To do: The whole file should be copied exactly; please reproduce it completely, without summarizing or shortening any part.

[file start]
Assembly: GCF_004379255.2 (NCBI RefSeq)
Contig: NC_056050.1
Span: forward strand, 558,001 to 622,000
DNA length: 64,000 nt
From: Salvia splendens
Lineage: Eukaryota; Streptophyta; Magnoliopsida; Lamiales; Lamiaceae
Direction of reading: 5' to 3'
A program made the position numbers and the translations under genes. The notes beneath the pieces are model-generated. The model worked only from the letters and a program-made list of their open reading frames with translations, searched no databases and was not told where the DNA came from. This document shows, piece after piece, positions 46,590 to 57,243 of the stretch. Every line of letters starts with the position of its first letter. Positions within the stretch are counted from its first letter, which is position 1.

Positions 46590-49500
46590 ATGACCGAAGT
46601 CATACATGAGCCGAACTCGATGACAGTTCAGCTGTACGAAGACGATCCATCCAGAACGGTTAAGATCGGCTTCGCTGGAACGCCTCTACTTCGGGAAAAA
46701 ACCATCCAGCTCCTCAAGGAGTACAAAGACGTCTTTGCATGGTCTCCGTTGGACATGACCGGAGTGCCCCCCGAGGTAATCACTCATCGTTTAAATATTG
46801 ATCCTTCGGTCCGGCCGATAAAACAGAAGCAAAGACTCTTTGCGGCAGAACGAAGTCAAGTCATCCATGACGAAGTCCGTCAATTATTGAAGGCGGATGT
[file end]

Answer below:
Assembly: GCF_004379255.2 (NCBI RefSeq)
Contig: NC_056050.1
Span: forward strand, 558,001 to 622,000
DNA length: 64,000 nt
From: Salvia splendens
Lineage: Eukaryota; Streptophyta; Magnoliopsida; Lamiales; Lamiaceae
Direction of reading: 5' to 3'
A program made the position numbers and the translations under genes. The notes beneath the pieces are model-generated. The model worked only from the letters and a program-made list of their open reading frames with translations, searched no databases and was not told where the DNA came from. This document shows, piece after piece, positions 46,590 to 57,243 of the stretch. Every line of letters starts with the position of its first letter. Positions within the stretch are counted from its first letter, which is position 1.

Positions 46590-49500
46590 ATGACCGAAGT
46601 CATACATGAGCCGAACTCGATGACAGTTCAGCTGTACGAAGACGATCCATCCAGAACGGTTAAGATCGGCTTCGCTGGAACGCCTCTACTTCGGGAAAAA
46701 ACCATCCAGCTCCTCAAGGAGTACAAAGACGTCTTTGCATGGTCTCCGTTGGACATGACCGGAGTGCCCCCCGAGGTAATCACTCATCGTTTAAATATTG
46801 ATCCTTCGGTCCGGCCGATAAAACAGAAGCAAAGACTCTTTGCGGCAGAACGAAGTCAAGTCATCCATGACGAAGTCCGTCAATTATTGAAGGCGGATGT